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Old 01-05-2020, 04:51 PM   #1
Join Date: Sep 2017
Location: dixon, new mexico
Posts: 35
Window coverings for the winter

I have been looking at creating coverings for the windows while sleeping in the van during the winter. Reflectix and fabric coverings are my thoughts in materials. For the rear windows we made cardboard templates and will cut reflectix to size. Then make a fabric covering for the interior face. Fasten with magnets to the well of the windows. Time and effort aplenty. For the two windows with sportsmobile blinds I just cut reflectix to fit inside the space between the window and the blinds. With the blinds down I cant see them. I did the same for the door window and the snapped fabric covering will hide its reflective unfinished appearance. It took ten minutes and I hope will make a difference. Not bad for a lazy winter day. The reflectix roll came from Lowes, special order but worth it.

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Old 01-06-2020, 05:52 AM   #2
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Join Date: Jan 2016
Location: Southern Indiana
Posts: 112
We used reflectix but no fabric cover. My wife stitched some seam tape around the edges to keep them from getting to beat up. For the front door windows she put a couple of tabs, about four inches long, at the top of each one. She weighted the tabs with flat washers so you can easily flip the tabs over the window and roll up the window to hold them in place. All the others we just wedge into place except she did make a small cover for the vent fan with the hooked part of Velcro tabs stuck to it so we can stick it to the carpeted ceiling. We have only used the vent cover once when it got well below zero' Fahrenheit. Of course they can also help keep the heat out in the summer. She found it too hard to make the windshield cover in one piece so she made it in two pieces with a slight overlap. We don't have a heater but the covers keep it several degrees warmer inside from just our body heat and breathing. We do get a lot of condensation on the windshield even with the covering so if it is below freezing it is advantageous to park facing east to help thaw the windshield but this only works if it is sunny.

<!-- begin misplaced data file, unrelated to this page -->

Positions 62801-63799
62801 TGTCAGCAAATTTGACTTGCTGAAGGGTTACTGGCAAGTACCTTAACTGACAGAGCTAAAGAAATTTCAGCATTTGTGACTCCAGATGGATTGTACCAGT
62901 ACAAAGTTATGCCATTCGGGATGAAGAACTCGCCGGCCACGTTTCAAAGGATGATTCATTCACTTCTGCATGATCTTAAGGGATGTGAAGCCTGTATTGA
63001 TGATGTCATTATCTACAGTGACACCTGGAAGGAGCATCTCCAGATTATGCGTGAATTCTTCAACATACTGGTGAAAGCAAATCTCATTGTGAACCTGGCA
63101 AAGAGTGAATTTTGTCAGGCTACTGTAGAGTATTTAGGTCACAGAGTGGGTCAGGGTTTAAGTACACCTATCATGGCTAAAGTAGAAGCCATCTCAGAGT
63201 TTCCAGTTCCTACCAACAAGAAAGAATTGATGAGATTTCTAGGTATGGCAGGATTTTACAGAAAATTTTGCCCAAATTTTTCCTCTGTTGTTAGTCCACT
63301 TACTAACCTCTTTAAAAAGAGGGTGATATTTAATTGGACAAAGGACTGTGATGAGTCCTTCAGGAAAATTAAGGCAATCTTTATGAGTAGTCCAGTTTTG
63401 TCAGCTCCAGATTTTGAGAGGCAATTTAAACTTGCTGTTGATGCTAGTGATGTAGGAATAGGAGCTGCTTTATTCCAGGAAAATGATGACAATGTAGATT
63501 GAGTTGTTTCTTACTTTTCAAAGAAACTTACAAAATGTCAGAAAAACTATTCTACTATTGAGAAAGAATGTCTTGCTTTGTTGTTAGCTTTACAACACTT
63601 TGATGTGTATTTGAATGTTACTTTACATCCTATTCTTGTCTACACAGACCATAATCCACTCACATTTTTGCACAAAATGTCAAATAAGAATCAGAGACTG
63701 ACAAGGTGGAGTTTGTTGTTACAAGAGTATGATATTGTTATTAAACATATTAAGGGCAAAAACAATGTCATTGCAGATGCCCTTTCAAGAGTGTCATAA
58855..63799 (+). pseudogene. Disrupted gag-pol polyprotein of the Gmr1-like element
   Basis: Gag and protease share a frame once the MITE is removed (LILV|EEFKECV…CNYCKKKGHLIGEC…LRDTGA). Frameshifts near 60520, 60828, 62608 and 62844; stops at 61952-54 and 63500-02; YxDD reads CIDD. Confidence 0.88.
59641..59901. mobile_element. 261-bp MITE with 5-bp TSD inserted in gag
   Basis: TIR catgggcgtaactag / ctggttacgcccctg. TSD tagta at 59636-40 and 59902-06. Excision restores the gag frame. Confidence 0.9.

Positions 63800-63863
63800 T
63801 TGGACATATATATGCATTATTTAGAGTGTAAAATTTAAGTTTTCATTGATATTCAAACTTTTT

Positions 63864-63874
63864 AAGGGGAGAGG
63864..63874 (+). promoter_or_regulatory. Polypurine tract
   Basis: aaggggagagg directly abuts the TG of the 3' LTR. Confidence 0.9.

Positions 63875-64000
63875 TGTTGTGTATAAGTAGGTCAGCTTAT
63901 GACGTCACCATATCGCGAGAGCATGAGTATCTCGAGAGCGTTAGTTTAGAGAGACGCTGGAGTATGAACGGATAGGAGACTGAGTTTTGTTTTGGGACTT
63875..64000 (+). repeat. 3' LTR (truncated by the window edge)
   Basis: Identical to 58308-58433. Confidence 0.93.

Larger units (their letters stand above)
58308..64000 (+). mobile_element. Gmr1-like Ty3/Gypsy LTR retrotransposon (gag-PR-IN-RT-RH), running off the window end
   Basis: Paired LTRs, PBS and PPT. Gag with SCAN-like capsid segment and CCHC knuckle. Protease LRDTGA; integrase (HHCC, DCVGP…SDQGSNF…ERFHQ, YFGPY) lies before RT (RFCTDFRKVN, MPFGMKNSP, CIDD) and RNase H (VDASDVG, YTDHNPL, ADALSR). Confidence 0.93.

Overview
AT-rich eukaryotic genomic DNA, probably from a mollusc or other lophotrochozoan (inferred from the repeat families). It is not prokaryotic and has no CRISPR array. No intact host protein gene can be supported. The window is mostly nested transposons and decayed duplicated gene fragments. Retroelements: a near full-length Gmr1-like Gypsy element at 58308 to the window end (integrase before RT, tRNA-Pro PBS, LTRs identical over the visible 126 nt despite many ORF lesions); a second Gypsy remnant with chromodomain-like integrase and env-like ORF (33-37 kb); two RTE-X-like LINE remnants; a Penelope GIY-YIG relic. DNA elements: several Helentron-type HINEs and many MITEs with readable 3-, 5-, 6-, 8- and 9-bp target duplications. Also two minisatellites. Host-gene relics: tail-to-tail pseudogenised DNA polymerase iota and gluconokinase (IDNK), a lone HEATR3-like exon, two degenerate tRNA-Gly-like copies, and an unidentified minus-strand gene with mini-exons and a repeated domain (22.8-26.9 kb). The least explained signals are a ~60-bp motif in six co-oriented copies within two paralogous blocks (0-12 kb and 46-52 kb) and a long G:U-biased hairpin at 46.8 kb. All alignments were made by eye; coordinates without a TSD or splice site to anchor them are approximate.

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Old 01-06-2020, 09:01 AM   #3
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Join Date: Apr 2013
Location: San Francisco, CA
Posts: 2,897
Consider installing a diesel heater! They are now so inexpensive that there is almost no reason to be uncomfortable when it is cold.
Beastie 3: 2002 7.3 EB Cargo: Agile TTB, CCV High Top, Custom Walk Through, Lots of stuff added.
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Old 02-19-2020, 01:40 PM   #4
Join Date: Jun 2015
Location: SF Bay Area
Posts: 45
I also went with reflectix and magnets without the fabric. Works great in the summer and winter.

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Old 02-19-2020, 03:55 PM   #5
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Join Date: Apr 2012
Posts: 356
I just cut up some cheap sleeping pad foam. No assembly, lightweight, keeps the light out
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Old 02-29-2020, 09:55 AM   #6
Join Date: Nov 2012
Posts: 33
The Low-E SSR we carry is very popular with a lot of companies making insulated window covers. It is 3/16" thick closed cell foam with aluminum film skin on both sides. We also use Low-E as radiant barrier in the roof of a van. Reflectix is Ok but the bubbles pop when sewn and they can go flat over time. We also carry Thinsulate TAI1547 which is 5/16" thick and also a good core material. Some use a layer of each. Rip stop nylon is commonly used for the outer layers. Purchase one of our magnetically attached vent covers for an example of how you can make your own window covers.

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